Species of the Week

This week we are going to take a look into the world’s largest living fish, the Whale Shark.

Common name: Whale shark

Species: Rhincondon typus (named by Smith in 1828)

Kingdom: Animalia
Phylum: Chordata
Class: Chondrichthyes
Order: Orectolobiformes
Family: Rhincodontidae
Genus: Rhincodon

Conservation status: Endangered (A2bd+4bd; see more here)

Size: 4 to 12 m (specimens rare above 12m, but were found some individuals up to 18m)

Weight: average 20600 kg

Average life span in the wild: around 70 years (still in study)

Depth range: 0-1928 m (usually 0-100m)

This highly mobile species can be found in both coastal and oceanic habitats, with mean daily movement up to 28 km. They are strongly correlated with temperatures in the Atlantic and Indian oceans, with most occurring in the Indian (temperatures between 26,5-30ºC).


Diet

Filter feeder, usually feed upon planktonic and small nektonic organisms (krill, crab, jellyfish, larvae, sardines, anchovies, mackerels, small tunas and squid).

Geographic Range

Present in all tropical and warm temperate seas, excluding the Mediterranean. In Africa, they have been observed in several countries as for example: Mozambique, Angola, Cabo Verde, South Africa and many others.

Reproduction

Whale sharks are polygynandrous (multiple mating) and obligate lecithtrophic livebearers, meaning that the eggs are fertilized internally and develop in the female, until the end of the embryonic phase or even later. Due to their oviparous reproductive strategy, female whale sharks provide protection to their internally developing young until they hatch from their eggs and are born. Like all sharks, there is no parental care shown by the females towards pups after they are born.

Migratory habits

These gentle giants are known as a highly migratory species. Mature pregnant females undergo long migrations to the middle of the ocean, near seamounts or remote islands, and it is where they supposedly give birth.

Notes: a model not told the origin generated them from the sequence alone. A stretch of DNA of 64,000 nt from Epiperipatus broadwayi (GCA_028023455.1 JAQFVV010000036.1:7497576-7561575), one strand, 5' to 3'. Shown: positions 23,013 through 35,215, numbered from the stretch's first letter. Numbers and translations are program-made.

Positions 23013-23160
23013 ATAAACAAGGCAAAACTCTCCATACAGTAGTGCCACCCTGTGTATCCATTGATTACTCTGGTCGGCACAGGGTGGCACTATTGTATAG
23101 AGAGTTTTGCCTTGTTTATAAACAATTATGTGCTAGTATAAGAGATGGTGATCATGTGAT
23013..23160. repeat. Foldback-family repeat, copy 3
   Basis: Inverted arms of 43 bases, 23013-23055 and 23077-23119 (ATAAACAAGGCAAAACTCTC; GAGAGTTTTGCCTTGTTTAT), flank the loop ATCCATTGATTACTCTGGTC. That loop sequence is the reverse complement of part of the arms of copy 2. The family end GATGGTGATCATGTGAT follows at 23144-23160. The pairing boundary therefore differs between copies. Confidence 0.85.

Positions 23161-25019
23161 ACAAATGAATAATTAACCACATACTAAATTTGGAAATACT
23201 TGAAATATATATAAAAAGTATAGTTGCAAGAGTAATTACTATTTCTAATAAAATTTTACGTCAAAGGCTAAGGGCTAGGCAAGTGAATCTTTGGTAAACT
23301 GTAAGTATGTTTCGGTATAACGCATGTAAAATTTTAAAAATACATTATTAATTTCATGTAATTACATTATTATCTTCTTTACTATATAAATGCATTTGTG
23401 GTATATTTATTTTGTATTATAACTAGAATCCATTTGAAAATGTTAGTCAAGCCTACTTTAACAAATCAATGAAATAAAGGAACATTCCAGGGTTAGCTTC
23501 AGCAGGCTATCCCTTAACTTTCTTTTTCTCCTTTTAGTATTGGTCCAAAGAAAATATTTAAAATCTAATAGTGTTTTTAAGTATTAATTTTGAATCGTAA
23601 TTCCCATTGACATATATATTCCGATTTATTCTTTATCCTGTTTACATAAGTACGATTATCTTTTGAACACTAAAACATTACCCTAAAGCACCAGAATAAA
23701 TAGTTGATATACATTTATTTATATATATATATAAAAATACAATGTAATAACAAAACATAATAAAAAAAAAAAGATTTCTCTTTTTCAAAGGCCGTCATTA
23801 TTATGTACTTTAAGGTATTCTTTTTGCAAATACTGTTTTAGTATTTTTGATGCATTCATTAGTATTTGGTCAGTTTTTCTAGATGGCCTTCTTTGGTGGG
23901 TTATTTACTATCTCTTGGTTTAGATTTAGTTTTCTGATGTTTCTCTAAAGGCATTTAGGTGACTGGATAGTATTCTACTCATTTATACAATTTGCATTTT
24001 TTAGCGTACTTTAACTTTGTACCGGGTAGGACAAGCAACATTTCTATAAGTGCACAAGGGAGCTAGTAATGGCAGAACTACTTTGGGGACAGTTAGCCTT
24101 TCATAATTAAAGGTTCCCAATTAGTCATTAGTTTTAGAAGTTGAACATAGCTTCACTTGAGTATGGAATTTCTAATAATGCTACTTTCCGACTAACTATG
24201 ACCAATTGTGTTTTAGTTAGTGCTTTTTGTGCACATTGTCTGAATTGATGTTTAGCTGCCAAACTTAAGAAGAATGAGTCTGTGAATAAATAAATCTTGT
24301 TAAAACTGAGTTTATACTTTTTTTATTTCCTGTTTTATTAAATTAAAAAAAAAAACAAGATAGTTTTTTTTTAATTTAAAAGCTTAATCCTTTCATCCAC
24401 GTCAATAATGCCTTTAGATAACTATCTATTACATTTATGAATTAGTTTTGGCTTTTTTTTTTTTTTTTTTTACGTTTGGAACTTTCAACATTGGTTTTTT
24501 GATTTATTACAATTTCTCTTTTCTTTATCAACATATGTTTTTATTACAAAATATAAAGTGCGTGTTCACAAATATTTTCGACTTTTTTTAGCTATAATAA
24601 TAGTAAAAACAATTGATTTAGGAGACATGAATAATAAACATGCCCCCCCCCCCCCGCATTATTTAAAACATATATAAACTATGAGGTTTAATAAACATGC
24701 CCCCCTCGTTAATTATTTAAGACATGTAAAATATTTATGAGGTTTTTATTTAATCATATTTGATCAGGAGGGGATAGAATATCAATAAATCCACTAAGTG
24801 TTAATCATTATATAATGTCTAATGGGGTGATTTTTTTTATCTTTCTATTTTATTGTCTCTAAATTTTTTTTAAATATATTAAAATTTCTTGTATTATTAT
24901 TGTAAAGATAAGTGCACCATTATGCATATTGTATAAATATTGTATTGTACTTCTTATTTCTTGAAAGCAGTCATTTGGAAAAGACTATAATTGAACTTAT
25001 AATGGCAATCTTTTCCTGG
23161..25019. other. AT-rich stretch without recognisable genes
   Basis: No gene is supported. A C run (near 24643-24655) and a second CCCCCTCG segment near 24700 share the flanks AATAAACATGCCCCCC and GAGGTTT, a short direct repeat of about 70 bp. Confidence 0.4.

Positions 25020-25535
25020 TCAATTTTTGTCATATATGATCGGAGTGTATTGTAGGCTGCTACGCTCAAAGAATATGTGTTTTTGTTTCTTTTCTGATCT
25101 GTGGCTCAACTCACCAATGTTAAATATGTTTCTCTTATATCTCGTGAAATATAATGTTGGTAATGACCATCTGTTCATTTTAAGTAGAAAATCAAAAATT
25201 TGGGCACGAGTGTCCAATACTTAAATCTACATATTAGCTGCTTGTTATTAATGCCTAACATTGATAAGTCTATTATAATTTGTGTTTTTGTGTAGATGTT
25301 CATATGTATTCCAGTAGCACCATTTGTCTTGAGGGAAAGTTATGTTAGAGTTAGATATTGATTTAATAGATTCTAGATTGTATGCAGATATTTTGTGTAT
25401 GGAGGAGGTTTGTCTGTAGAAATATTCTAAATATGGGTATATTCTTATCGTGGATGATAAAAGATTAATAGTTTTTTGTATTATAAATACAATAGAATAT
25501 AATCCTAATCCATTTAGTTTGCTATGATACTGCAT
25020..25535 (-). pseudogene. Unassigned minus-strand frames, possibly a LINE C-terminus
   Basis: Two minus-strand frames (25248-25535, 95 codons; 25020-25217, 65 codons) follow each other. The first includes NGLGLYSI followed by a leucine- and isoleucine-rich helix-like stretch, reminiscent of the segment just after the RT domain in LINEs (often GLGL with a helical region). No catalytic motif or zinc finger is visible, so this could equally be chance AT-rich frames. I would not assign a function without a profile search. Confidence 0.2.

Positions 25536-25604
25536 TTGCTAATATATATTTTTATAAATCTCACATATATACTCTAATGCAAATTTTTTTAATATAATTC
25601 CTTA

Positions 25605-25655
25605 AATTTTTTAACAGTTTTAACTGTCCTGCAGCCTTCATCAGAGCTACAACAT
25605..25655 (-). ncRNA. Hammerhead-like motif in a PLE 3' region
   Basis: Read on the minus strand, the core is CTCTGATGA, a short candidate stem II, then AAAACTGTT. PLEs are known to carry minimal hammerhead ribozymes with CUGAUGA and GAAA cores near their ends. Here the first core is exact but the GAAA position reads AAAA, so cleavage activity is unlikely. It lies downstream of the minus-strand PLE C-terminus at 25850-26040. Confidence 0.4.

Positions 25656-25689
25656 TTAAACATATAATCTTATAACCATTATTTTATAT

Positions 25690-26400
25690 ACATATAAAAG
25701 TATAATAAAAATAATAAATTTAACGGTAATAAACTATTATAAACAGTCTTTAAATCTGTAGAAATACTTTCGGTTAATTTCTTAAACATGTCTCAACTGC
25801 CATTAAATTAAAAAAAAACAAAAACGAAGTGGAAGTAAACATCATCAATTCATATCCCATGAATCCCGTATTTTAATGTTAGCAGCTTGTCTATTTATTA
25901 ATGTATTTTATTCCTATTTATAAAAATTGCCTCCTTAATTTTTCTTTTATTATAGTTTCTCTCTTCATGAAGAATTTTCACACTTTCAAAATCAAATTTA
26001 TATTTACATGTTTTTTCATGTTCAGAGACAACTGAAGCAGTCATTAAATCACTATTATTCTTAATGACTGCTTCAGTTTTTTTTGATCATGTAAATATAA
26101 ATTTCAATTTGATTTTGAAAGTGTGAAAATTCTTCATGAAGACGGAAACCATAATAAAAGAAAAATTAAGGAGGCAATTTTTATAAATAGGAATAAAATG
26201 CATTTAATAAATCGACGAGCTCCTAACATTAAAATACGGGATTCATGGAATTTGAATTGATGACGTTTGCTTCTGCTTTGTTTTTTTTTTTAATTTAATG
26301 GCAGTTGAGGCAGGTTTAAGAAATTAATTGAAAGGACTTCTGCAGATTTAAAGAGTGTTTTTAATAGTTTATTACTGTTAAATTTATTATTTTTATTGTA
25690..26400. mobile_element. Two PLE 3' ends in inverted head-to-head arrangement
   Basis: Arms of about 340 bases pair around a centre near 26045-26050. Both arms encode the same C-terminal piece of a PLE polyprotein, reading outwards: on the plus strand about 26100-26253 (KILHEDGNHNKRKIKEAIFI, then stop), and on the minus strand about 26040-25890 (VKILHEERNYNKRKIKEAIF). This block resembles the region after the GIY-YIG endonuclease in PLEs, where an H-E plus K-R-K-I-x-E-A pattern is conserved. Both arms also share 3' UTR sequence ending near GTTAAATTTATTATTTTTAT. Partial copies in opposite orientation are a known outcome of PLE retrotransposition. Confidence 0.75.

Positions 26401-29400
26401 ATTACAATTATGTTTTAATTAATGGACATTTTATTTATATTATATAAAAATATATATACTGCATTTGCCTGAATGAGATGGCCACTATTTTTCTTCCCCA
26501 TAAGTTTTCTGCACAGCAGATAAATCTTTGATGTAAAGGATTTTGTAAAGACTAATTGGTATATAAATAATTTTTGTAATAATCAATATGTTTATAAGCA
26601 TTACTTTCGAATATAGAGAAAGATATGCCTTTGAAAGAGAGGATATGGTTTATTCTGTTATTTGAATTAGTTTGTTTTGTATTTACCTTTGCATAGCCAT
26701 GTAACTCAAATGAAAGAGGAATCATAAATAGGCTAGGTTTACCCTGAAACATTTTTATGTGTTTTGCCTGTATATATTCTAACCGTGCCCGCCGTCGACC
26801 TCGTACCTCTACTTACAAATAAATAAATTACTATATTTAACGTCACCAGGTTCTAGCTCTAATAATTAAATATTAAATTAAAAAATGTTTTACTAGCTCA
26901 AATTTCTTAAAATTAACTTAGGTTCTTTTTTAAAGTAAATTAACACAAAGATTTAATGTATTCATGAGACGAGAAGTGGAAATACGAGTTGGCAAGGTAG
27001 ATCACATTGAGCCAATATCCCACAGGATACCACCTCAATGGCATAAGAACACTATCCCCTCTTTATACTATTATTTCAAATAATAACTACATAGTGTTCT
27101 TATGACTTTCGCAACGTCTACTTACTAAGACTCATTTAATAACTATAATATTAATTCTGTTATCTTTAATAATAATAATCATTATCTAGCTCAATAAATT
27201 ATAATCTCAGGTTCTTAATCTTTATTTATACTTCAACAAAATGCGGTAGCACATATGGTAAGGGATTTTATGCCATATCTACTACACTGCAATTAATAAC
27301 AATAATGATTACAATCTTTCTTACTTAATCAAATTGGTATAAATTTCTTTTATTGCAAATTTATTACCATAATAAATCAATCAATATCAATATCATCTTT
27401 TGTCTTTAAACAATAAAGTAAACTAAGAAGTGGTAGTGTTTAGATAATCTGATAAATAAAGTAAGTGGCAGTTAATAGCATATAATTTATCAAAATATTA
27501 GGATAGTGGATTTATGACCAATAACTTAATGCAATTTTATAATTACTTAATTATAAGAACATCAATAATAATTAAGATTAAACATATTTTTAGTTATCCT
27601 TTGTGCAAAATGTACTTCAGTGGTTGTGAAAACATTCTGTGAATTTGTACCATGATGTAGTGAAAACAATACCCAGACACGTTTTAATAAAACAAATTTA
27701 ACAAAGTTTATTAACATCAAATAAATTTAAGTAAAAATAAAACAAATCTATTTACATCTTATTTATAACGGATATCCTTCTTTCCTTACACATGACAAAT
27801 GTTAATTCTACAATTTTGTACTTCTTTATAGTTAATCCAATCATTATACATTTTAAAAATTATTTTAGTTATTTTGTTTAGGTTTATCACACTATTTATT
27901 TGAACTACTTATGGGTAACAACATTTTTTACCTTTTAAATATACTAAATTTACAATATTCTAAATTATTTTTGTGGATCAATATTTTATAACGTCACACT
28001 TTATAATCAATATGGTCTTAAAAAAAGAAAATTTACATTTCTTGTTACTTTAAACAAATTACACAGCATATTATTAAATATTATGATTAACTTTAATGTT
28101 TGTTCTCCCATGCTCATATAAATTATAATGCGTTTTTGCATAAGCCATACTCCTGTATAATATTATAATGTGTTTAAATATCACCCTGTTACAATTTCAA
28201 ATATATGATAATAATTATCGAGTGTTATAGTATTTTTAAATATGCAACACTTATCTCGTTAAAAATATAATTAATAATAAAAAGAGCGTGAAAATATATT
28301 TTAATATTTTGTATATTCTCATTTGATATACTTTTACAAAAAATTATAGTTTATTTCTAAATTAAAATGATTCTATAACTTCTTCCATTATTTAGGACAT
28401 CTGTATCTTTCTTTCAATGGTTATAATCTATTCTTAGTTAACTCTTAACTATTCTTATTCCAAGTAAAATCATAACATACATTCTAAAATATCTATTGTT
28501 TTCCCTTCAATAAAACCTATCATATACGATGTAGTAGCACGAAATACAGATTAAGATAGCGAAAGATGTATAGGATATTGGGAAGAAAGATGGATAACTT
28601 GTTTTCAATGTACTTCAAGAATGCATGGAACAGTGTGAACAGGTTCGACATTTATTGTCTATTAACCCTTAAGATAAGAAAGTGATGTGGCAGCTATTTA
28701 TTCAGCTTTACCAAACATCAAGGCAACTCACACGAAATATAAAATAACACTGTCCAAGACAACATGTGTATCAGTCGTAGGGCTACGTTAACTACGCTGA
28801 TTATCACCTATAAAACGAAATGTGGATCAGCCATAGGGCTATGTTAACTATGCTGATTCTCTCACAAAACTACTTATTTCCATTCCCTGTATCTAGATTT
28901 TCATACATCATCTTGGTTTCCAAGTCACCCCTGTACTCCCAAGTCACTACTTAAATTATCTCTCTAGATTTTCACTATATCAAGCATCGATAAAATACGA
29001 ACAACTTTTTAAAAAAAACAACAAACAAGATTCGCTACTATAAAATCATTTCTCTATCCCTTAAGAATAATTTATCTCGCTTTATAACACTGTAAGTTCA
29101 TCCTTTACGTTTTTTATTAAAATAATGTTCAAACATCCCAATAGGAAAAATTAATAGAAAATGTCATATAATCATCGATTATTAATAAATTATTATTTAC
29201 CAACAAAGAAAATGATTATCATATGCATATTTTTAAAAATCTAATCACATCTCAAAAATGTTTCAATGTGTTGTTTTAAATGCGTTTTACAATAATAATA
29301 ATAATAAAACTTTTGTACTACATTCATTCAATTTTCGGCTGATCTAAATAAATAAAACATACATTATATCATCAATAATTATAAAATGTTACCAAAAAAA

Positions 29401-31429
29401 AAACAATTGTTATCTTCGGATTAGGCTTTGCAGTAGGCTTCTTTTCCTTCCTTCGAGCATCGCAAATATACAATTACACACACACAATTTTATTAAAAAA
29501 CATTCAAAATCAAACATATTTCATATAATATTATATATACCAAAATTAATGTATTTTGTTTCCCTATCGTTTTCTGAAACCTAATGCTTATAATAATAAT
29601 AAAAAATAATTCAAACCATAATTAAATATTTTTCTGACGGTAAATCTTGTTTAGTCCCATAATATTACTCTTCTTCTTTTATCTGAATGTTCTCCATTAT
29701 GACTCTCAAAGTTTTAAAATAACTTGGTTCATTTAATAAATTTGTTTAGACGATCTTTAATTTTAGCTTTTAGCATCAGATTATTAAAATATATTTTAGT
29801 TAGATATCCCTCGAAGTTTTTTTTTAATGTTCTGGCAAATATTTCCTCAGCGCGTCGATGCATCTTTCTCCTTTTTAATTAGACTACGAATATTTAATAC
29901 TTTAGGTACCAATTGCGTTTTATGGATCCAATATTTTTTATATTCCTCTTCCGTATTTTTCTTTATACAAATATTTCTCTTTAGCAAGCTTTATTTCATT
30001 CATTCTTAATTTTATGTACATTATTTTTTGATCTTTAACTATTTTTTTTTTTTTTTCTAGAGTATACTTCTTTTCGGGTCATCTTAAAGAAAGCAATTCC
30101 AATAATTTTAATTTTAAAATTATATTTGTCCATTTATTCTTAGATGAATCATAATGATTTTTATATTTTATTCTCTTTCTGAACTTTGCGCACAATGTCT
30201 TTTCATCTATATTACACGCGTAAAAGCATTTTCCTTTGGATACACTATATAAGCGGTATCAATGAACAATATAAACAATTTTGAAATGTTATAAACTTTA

Threats

  • Directed fisheries
  • Significant by-catch in nets
  • Vessel strikes
  • Inappropriate tourism (interference, crowding or provisioning)
  • Marine pollution events (example: oil spills)

Curiosity

  • Whale sharks are in no way related to whales. Although they are sharks, they are very docile and pose no real threats to humans. Sometimes they even allow swimmers to hitch a ride.
  • They have about 3000 tiny teeth (less than 6mm long), but they don’t use them to eat
  • In July 1996 a female was captured pregnant with 300 eggs!!!!
  • They grow up really fast!
  • They have an incredibly thick skin (ranging from 2-14cm).
  • This species was one of the characters of the movie “Finding Dori”, called Destiny
  • See video about the species

References:

http://www.iucnredlist.org/details/19488/0

http://www.arkive.org/whale-shark/rhincodon-typus/image-G1989.html

http://animals.nationalgeographic.com/animals/fish/whale-shark/

http://www.marinemegafauna.org/whale-sharks-boring-come-check-fun-facts/

http://www.fao.org/fishery/species/2801/en

https://www.worldwildlife.org/species/whale-shark

http://www.marinespecies.org/aphia.php?p=taxdetails&id=105847

Chang, W., M. Leu, L. Fang. 1997. Embryos of the whale shark, Rhincodon typus: early growth and size distribution. Copeia, 2: 44-446.

Rowat, D., K. Brooks. 2012. A review of the biology, fisheries and conservation of the whale shark Rhincodon typus. Journal of Fish Biology, 80: 1019–1056

Figures:

http://www.arkive.org/whale-shark/rhincodon-typus/image-G70657.html 

http://www.iucnredlist.org/details/19488/0